Budgeting is an important part of this process and in part 3 of this series, I include a very indicative estimate of what are the expenses required. Every manager has a different budget and uses a different approach towards raising capital. I do not think there is a one-size-fits-all solution.

Starting a fund is an extremely entrepreneurial journey. The process and fundraising roadmap for everyone is different. It depends largely on credentials, investment strategy, geographical location and organizational setup. I hope the perspectives and anecdotes trigger your thoughts on the resources required and that you find them useful, logical and applicable in the real world.

"Avengers, assemble." (Source:

Team composition is probably the most important consideration in starting any venture.

The General Partner (commonly known as the “GP”) is the “product” of the business. A fund manager sells itself in the same way a retail shop sells its merchandise. The quality of the product is the quality of the team, both collectively and individually. To manufacture a great product in the fund management world is to assemble an all-star team, thereby maximizing the GP’s chances in successfully raising a fund.

The most ideal configuration is the team comprising professionals from an existing private equity (“PE”) or venture capital (“VC”) shop. They have the relevant experience, track record and industry knowledge of how fund managers operate. To a certain extent, they also inherit some of the branding and relationships from their previous shops, although the key success factor in fundraising still rests solely on their personal achievements.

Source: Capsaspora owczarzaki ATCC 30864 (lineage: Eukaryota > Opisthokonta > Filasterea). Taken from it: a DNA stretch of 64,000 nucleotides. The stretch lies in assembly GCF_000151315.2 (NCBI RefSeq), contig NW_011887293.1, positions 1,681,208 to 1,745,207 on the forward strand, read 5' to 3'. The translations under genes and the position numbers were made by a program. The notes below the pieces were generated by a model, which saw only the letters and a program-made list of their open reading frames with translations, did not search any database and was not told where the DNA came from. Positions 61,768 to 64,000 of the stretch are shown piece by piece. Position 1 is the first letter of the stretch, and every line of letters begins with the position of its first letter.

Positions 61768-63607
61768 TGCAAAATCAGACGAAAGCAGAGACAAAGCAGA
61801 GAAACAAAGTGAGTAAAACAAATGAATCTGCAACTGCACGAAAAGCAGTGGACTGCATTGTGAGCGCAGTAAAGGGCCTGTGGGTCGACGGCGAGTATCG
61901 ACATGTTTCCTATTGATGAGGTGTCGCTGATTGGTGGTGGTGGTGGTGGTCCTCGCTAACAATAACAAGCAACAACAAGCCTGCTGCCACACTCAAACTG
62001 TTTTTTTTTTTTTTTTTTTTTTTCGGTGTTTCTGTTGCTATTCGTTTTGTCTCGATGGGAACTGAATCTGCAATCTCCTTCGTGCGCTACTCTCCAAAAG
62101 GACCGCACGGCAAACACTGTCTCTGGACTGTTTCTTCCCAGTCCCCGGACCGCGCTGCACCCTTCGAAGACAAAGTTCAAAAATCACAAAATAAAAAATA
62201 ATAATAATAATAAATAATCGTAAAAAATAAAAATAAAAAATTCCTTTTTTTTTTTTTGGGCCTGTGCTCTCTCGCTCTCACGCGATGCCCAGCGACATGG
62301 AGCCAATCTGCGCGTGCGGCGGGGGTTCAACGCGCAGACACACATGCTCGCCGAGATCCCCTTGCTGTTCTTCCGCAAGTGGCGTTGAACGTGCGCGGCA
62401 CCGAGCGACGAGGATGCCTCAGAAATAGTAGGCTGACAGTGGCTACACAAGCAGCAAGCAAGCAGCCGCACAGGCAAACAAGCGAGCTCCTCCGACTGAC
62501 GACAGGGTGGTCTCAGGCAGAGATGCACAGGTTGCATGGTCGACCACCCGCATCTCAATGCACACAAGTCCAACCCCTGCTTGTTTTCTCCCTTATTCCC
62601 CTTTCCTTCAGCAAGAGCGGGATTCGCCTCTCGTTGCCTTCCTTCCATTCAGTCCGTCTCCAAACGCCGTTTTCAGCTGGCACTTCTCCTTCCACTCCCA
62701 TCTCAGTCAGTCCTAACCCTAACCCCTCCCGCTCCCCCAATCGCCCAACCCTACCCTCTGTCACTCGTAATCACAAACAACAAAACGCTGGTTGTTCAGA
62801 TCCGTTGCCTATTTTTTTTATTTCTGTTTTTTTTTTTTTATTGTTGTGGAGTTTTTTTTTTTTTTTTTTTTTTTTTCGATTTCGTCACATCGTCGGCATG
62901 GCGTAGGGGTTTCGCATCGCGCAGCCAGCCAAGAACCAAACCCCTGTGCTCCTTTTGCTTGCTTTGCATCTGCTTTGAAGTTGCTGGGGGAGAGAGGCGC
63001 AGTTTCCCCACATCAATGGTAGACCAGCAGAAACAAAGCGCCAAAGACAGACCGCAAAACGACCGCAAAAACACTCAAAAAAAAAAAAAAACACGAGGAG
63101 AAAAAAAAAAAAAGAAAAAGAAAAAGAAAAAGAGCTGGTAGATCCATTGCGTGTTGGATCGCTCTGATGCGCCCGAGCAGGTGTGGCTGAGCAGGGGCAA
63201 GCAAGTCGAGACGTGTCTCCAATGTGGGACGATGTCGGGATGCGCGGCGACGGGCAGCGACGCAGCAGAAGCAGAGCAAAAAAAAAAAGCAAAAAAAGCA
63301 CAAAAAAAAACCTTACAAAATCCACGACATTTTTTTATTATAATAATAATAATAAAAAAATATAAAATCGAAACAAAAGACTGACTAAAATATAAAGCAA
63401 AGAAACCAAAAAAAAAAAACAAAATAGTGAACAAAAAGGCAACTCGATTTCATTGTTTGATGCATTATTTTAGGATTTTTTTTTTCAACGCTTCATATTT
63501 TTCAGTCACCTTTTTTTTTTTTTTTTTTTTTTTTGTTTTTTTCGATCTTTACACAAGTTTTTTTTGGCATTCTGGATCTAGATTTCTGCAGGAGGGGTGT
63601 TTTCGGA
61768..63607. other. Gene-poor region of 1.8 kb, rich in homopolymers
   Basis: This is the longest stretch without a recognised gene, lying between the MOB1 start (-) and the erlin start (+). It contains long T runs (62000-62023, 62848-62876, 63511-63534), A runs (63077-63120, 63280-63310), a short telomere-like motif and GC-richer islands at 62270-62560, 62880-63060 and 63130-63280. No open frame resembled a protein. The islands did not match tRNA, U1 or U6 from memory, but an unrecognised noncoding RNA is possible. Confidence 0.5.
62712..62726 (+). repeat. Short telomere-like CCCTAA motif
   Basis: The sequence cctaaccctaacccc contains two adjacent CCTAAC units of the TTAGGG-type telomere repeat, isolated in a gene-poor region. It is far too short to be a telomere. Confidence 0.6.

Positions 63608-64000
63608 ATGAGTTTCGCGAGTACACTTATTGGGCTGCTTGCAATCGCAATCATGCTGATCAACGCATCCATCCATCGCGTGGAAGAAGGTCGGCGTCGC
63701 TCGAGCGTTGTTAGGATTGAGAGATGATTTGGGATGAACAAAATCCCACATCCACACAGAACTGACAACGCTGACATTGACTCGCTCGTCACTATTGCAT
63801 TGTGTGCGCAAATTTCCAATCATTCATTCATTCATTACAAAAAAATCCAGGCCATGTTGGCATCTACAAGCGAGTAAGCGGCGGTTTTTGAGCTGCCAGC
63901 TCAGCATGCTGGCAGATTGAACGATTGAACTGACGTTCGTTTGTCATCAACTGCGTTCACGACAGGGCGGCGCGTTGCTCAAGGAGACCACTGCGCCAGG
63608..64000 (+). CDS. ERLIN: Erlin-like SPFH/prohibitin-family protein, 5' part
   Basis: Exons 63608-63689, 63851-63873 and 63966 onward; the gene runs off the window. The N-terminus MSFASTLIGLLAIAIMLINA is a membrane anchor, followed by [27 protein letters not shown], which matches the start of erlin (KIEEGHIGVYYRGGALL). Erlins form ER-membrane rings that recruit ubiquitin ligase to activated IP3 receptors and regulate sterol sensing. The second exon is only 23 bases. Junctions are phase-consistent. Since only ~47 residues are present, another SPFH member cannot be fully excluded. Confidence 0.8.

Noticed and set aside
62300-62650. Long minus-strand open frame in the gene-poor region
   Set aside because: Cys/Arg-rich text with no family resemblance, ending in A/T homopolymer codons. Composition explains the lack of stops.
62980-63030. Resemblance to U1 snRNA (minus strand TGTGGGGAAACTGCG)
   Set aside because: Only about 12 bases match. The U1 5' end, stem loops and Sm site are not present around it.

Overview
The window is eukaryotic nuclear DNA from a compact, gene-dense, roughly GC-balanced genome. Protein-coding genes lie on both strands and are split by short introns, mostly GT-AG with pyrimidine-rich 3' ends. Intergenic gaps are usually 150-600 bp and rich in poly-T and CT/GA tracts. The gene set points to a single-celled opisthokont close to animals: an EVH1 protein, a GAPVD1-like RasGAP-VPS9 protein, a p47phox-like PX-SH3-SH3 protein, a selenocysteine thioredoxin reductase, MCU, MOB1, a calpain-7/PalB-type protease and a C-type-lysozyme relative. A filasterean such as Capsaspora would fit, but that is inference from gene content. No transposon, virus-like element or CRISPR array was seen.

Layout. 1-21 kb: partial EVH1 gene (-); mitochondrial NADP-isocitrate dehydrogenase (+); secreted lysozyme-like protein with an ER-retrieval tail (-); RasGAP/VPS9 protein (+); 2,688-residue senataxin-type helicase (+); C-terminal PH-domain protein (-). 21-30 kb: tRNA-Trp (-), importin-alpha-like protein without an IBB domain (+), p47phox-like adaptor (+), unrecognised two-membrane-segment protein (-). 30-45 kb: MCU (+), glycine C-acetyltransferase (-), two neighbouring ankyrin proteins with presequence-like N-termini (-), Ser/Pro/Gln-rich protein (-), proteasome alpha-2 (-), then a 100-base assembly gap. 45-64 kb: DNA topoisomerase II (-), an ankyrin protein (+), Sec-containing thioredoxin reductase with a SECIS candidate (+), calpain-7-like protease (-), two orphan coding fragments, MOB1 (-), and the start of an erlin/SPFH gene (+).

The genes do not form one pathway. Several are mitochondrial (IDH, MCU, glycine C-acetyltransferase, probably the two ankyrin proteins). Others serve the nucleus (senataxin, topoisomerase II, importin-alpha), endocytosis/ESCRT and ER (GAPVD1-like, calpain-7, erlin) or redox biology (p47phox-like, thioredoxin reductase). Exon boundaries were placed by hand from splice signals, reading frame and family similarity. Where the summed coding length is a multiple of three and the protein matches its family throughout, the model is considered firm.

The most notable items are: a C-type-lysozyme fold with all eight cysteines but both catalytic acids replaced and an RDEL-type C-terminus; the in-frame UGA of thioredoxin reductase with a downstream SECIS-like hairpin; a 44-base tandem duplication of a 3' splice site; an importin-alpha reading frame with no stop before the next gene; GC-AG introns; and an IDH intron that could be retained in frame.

But not everyone has that privilege to work in a PE role.

So I’m not from a PE/VC shop…

The combination of experienced professionals from investment banks (“IB”) and management consulting firms (depending on their level of experience and functional roles) are quite popular. Consider The Carlyle Group, which was founded by two bankers and a lawyer, and TPG, which was founded by a management consultant and a seasoned lawyer.

The success of this concoction is driven by a few factors including the parties’ collective experience of working alongside the same transactions (in different capacities), but also largely because they share a common lingo — they understand the nuances and intricacies of sourcing deals, carrying out due diligence, structuring transactions and approaching business valuation.

Perhaps the achilles heel in such an arrangement is the lack of skin in the game.

Unfortunately (without prejudice), most bankers and consultants work predominantly on the sell-side of things i.e. their commercial interests tend to be limited up to the point when the deal is closed and fees paid. And in the process of doing so, they may not consider too much, the implications of their recommendations after the investment.